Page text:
Every once and a while those in recovery from an eating disorder have to go shopping for clothes. It happens. And when it does, it involves mirrors, misery and meltdowns. What follows is yet another edited compilation of my responses over the years on this topic.
Your jeans don’t fit anymore. You cannot get them past your kneecaps. In fact they might not have even cleared the edema-laden ankles given how much water retention dominates the recovery process from an eating disorder. And in this way an opportunity to be curious has just presented itself to you.
What of yourself have you transferred into that inanimate piece of clothing? It’s not a piece of clothing to be recycled or donated; it’s likely a horocrux to you. A horocrux, in the Harry Potter series by J.K. Rowling, is an object used to store a person’s soul, protecting that person from death. But horocruxes can be destroyed and the person’s protection is destroyed with it. So creating horocruxes out of your inanimate stash of things is a delusional way to believe you have resilience and control.
You need to reintroduce the piece of your soul that you placed in that pair of jeans back into your living self and let the jeans find a new home. Maybe you felt sexy, powerful, in control, invincible, competent, pulled-together, mainstream, acceptable, sassy, calm, resilient, flexible, clever, and/or brave in that pair of jeans. You’ve likely noticed that the subject of that entire last sentence was “you”—the jeans don’t have feelings and they don’t transmit feelings to your brain either.
There’s a difference between a talisman and a horocrux. An unusually high number of front line emergency professionals have everything from lucky underwear, socks and coffee mugs to pre-shift and on-shift rituals that look to outsiders like pure helpless compulsions. 1, 2 However if someone is foolhardy enough to say “It’s sure quiet right now,” or the good luck coffee mug has gone astray and the floodgates of medical mayhem are unleashed, everyone still deals. Talismans and rituals are about a desire to control the uncontrollable. A horocrux is about the delusion that the uncontrollable is controllable.
When you have perceived control over your weight what does that mask that may need to be dealt with? Controlling your weight is often a placeholder for the fact that starvation flattens emotion (usually the distressful and negative emotions). Those with eating disorders often equate that flat effect with feeling better. Surprising isn’t it that your soon-to-be discarded jeans hold so many dark secrets that have kept you a slave to your eating disorder?
Now let’s imagine for a moment that your fears are well founded and you will, in fact, never stop gaining weight. Would you end up in the Guinness World Book of Records as the only living creature on the planet that never stopped getting bigger? Would you become planetary-sized? Cause the cataclysmic end to our galaxy? Are you the embodiment of some Goddess of Death and Rebirth?
Grab that panic by the arm and walk it through its paces until it has to come face to face with the absurdity of its “logic”. Sure, we may all be gods and goddesses, but your size is still bounded by the laws of physics in your 3-dimensional world I'm afraid.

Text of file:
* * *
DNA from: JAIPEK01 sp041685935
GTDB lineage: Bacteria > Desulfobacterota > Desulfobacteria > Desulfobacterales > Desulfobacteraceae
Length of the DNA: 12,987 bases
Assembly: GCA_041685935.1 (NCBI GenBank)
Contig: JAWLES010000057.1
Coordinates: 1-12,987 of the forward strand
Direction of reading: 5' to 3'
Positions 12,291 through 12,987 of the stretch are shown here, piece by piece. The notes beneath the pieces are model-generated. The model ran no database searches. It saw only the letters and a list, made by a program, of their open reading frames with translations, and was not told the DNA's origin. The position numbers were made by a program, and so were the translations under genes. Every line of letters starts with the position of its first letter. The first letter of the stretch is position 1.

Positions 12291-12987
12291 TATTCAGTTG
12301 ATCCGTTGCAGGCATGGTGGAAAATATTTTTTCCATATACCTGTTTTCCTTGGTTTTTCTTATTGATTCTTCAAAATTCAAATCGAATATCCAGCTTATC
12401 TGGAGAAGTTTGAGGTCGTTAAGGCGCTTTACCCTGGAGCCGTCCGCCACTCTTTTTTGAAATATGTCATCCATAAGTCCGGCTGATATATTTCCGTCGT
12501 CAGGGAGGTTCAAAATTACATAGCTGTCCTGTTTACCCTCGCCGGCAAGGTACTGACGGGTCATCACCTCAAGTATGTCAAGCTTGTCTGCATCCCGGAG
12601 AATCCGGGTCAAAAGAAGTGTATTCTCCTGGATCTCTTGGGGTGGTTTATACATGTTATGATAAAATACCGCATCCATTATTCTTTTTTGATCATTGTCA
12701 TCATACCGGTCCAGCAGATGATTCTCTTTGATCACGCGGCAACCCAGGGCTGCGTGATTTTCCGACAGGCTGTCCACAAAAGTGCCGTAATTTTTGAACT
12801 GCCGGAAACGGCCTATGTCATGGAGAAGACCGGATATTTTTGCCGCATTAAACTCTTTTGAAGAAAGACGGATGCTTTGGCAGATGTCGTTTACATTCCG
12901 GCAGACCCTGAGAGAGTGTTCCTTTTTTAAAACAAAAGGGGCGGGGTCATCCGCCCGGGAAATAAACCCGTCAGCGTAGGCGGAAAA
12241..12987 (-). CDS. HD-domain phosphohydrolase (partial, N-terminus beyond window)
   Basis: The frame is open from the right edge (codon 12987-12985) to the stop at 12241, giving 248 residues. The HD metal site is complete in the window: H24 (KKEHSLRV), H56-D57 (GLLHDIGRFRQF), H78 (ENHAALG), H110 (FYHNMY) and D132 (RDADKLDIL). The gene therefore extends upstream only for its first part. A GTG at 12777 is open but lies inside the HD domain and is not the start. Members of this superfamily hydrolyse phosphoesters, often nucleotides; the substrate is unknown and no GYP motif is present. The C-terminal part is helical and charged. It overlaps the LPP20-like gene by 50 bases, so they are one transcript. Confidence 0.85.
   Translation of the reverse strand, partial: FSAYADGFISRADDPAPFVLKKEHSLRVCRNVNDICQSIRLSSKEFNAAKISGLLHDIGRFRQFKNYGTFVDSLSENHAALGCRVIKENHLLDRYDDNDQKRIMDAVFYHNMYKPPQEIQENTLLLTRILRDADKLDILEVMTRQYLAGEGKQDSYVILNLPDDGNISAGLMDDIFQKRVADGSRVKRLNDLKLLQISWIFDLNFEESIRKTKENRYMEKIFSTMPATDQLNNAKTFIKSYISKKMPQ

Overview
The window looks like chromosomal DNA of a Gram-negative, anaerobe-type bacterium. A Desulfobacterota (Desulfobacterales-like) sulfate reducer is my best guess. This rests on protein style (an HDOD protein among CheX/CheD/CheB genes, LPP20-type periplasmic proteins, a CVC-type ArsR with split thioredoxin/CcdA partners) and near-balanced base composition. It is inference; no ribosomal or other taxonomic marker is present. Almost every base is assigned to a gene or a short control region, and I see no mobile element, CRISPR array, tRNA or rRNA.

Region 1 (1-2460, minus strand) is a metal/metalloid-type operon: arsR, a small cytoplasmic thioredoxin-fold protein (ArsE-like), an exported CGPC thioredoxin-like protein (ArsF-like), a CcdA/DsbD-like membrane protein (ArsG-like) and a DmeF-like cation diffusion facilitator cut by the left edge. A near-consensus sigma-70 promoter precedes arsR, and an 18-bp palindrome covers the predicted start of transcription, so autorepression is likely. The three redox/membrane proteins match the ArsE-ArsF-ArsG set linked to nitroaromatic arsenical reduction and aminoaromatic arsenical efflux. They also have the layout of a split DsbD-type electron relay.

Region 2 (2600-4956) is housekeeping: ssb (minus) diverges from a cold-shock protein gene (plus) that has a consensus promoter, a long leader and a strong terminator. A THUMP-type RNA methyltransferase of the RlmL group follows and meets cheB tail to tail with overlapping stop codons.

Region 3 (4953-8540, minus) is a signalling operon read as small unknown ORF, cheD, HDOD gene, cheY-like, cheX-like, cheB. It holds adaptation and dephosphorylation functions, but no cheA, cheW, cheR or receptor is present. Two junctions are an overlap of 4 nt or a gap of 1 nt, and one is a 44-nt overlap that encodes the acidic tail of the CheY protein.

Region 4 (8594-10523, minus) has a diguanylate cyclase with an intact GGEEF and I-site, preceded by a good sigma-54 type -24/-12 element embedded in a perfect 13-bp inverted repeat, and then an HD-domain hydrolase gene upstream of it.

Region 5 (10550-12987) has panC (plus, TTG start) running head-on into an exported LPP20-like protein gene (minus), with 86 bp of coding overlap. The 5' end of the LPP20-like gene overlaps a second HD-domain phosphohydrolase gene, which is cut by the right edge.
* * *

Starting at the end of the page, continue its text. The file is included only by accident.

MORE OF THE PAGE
All the ridiculousness of endless weight gain aside, your weight is never in your control and when you force it to be in your control, you harm your body and your life. You are using weight as a proxy for things that are truly in your control.
You do get to choose how you feel. And when you cannot choose how to feel (because that too is actually not entirely in our locus on control) you can always choose how to act and react to that feeling.
Imagine you were taking your best friend shopping and she is fat. She hates shopping. She feels everyone's judgment in the store and they almost never have anything that would fit and the store clerks end up treating her as though she's the problem.
So now I'll jump in here and tell you what I would do for her if she were my friend and she'd asked me to go shopping with her for moral support.
Well the first thing I'd do is research (yes, a rather obvious go-to for me I realize). I would want to just absorb some good fattitude so that I will be her staunch shield maiden, so to speak. I'd visit a lot of body positive and fat style sites: there are hundreds on Pinterest plus bust.com and check out this list too.
Next, I'd want to do my homework and figure out what stores are going to carry something beyond a size 00 because she has to be able to actually try on great clothes. I might even call ahead to ask about sizes in stock.
And on that shopping trip I'll be reminding her constantly that if it doesn't fit, it's the clothes and not the body. Moving on.
You have to be that best friend to yourself. You have to show yourself some self-compassion.
While you cannot be the planetary-destroying ever-expanding size your panic would have you believe, the space you take up through recovery and in remission is your birthright. It is the shape you must take to be the person you are destined to become.
Those jeans from your restricting days shouldn't fit you because they represent the falseness of pretending you have control to the detriment of your health, wellbeing, sanity and life.
You will be just fine. You don't need to control your weight to be just fine. You can weather the panic and choose not to react to it with the former habitual go-to of restriction. It takes practice for sure. But you can do it.
1. Mandell, D. L., M. L. Claypool, and D. J. Kay. "Superstitions among perioperative nurses." AORN journal 81, no. 5 (2005): 971-4.
2. R. Jan Gurley. “Superstitious Doctors Part I.” Doc Gurley Posts from an Insane Healthcare system, (blog), September 13, 2007, http://www.docgurley.com/2007/09/superstitious-doctors-part-i/#sthash.QGZ6ZAY5.dpbs.